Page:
I was raised to be an engineer, the son of an engineer, and the grandson of an engineer. Naturally good at math and science, art and beauty seemed like the dessert of life or maybe the icing on the cake. It's nice to have, but not really necessary. You know? I imagine this is the same kind of thinking that prioritizes STEM Education. When push comes to shove, we cut the extras, right?
These perceptions took on a hilarious and painful form as I started to educate myself about Climate Change and Environmental Justice, and get involved in organizing work several years ago. I remember the People's Climate March in NYC where over 400,000 people gathered - it was a momentous day, one filled with extraordinary power and creativity. Groups from all over the country came together, bringing art and music they had spent months organizing for. Being a person of extremes, instead of enjoying that expression of human creativity, I boiled as I walked along, "Arrrgggh, didn't we come here to protest and to fight? Why did these people spend so much time on art, we should be using our energy to(figuratively or literally) pry open the doors of the UN and the halls of U.S. power to get them to finally wake up and act! Why are people happy? Aren't we here to be mad? " This tape played over and over in the back of my mind. It's ridiculous, right? But, it's also a natural outcome of the belief that Art, Music, Theater, and all of those things are just icing on the cake! I am sometimes a person of extremes, so I took my belief to it's natural extreme conclusion.
Of course, as the Buddhist say, "Anger is like poisoning yourself, expecting the other person to get hurt." As that poison built up in my system from protest to protest, eventually something cracked open. As if a darkness lifting, the beauty around me began to make its way into my heart and my soul. The Jewish Mystics use the Hebrew word Tiferet to talk about beauty, but for them it doesn't only refer to aesthetic pleasures. Tiferet is a place of perspective and integration, it is a place of balance between strict judgment and compassion, and this ability lives in our physical hearts! Something softened in me that day, and I remembered a powerful teaching or Martin Prechtel, speaking from the Mayan tradition in Guatamala. He said, that while all life is inter-indebted to each other, while we all require gifts from outside of our selves to survive (the sun, the water, the microbes of the earth, etc. at the very least), humans are more indebted than most. We take the most. How should we pay back that debt? Martin teaches that it is with beauty! His words made no sense to me when I read them several years before. Surely, we human beings are the least capable of creating beauty, just an hour in the forest or the desert will prove that true. However, now I think that Martin was pointing to something much deeper. Perhaps beauty is both our way to make up for the destruction humanity too often deploys, as well as the path towards building a community of revitalization, sanity, and hope!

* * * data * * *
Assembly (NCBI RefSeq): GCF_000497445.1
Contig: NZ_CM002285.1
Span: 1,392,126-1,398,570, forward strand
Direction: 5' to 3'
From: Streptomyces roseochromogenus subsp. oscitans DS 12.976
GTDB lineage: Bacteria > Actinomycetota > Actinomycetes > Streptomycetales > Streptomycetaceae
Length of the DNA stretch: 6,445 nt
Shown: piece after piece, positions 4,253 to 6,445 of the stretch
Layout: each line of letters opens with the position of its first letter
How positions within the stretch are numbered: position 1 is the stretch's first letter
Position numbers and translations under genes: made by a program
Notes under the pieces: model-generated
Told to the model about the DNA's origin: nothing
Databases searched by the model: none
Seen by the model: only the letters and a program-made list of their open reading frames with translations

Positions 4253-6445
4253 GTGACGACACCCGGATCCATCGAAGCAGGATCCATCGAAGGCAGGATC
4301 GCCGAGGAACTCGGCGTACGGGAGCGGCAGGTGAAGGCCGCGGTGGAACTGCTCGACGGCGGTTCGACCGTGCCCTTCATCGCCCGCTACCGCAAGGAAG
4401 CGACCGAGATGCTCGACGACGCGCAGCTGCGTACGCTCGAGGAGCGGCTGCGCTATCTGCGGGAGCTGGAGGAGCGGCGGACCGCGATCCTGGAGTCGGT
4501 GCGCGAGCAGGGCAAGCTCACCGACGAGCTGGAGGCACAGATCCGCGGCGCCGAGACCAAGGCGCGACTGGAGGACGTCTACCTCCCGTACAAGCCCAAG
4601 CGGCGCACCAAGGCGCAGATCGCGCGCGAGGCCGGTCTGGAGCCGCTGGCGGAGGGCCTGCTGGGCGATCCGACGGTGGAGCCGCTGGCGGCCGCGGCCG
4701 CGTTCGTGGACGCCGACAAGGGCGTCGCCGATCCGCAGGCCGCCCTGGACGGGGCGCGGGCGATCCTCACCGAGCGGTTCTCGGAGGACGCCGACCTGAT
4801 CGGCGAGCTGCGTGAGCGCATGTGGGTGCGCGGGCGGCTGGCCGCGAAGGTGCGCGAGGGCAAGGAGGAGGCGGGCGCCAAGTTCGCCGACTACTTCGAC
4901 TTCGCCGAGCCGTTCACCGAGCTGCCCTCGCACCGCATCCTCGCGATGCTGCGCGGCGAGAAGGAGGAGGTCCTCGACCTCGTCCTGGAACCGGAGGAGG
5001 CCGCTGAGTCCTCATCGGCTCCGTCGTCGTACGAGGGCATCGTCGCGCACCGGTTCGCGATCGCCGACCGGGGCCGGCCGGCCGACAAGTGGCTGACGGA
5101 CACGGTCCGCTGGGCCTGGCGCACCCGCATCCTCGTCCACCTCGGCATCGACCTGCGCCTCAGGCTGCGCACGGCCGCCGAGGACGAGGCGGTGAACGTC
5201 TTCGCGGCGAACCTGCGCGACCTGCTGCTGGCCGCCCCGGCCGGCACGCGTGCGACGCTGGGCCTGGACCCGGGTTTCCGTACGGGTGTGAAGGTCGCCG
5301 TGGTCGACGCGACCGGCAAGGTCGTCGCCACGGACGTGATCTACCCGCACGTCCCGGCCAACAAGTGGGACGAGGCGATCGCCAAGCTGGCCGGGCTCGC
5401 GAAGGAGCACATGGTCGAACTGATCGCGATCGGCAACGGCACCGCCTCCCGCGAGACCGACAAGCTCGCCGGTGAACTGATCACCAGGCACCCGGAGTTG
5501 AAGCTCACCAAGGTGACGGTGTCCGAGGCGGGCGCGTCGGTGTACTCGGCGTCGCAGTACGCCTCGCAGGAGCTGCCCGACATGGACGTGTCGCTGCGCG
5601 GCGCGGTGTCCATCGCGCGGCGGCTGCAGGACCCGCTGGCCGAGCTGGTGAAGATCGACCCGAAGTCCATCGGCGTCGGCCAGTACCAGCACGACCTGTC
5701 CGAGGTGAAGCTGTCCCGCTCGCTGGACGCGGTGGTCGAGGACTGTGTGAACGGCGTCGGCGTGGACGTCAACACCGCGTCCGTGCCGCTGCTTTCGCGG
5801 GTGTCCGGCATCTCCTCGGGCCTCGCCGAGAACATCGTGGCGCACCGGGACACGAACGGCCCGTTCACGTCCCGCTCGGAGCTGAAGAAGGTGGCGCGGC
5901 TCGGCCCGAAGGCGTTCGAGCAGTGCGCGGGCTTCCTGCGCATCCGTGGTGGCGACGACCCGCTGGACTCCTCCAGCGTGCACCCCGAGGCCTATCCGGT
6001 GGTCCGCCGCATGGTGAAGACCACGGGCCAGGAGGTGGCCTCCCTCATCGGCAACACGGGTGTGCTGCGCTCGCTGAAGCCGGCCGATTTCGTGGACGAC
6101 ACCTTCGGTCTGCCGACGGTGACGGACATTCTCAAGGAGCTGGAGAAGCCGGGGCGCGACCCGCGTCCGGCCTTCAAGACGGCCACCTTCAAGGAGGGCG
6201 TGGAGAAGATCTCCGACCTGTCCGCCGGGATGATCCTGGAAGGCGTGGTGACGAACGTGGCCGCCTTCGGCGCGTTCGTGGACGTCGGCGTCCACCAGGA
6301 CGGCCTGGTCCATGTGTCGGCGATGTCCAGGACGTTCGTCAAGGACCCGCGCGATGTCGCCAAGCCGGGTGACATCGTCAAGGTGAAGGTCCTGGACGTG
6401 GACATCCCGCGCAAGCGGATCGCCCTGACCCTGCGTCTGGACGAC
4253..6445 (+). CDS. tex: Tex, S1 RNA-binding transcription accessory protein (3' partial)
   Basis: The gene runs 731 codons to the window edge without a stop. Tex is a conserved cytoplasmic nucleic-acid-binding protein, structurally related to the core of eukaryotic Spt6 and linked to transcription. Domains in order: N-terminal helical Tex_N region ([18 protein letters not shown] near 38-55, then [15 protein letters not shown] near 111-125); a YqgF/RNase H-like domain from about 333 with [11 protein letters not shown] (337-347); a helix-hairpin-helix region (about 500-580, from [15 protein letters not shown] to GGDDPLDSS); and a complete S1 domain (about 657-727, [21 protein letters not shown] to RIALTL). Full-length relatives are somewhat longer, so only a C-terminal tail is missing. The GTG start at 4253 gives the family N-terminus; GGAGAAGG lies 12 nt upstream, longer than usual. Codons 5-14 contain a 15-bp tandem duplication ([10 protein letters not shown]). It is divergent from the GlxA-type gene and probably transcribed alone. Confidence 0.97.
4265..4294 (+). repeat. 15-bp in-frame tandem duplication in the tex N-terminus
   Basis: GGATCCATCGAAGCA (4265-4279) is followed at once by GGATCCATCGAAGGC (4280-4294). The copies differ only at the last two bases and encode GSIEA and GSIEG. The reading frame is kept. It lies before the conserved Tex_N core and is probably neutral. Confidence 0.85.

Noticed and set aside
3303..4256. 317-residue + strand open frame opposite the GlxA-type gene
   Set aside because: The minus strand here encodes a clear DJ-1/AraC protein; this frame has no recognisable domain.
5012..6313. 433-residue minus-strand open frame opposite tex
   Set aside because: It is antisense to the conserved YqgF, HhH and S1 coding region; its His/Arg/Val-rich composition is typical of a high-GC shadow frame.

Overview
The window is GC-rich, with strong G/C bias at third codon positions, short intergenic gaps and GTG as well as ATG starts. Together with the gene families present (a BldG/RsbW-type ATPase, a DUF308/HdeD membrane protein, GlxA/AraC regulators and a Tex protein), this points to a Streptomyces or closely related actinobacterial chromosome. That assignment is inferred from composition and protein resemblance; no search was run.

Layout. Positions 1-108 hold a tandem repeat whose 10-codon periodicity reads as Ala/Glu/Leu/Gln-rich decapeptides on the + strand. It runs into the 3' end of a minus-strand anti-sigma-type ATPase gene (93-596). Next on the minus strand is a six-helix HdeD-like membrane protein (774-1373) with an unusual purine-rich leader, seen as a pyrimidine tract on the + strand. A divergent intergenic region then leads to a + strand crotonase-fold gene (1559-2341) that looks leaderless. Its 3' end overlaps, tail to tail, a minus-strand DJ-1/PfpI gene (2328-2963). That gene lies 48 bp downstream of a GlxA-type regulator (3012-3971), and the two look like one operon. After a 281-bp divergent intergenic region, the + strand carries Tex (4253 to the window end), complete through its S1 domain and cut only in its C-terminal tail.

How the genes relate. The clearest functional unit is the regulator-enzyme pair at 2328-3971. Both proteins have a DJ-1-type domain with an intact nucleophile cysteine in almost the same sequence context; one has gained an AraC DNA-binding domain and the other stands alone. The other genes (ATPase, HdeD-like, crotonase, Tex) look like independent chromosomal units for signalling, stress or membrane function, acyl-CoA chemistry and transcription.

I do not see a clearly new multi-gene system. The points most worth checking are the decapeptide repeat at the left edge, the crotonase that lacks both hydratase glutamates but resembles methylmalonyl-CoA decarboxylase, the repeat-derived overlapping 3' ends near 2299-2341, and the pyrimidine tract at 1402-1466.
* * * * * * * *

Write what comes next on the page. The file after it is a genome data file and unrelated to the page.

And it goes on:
All of these teachings swarmed inside of me, and I realized what many of my friends and certainly everyone involved in community work has known for a very long time: Beauty Is Not Extra, It Is Vital To Our Lives. Especially in struggles against oppression and towards justice, beauty and creativity are what makes it possible to survive the long years of struggle. Even more than that, they are vessels for new ideas, for shifting perspectives, for breaking through old hurts and dysfunctional patterns. They are the language of artists and prophets, to speak truth to power in ways that even power can hear. A picture isn't just worth a thousand words, art and creativity in all its forms, are a language which speaks in ways that prose never can.
My default is still to want clear and direct actions, to prefer bullet point lists over stories and prose, but I'm making progress every day. Returning to Detroit makes that work particularly sweet. In the midst of many neighborhoods long ago abandoned and decimated by white flight, by poverty, and by fear... Detroiters are coming together every day to make a way out of now way. Folks are organizing, growing their food and their souls, and making every day life and every day neighborhood into art. In Detroit beauty and creativity are not left for the museums and professionals. They are part and parcel of neighborhoods. The Heidelberg Project built in 1986 might have been the beginning of that. However, today found art and murals are part and parcel of many neighborhoods. It's not just beautiful, and it is definitely not just icing on the cake. Detroit's beauty is an expression of the power of people's souls, the warmth of their hearts, the persistence of their hands. Beauty is intermixed with the mundane and the abandoned, it sprouts like seeds through concrete. I have never seen a city like this before.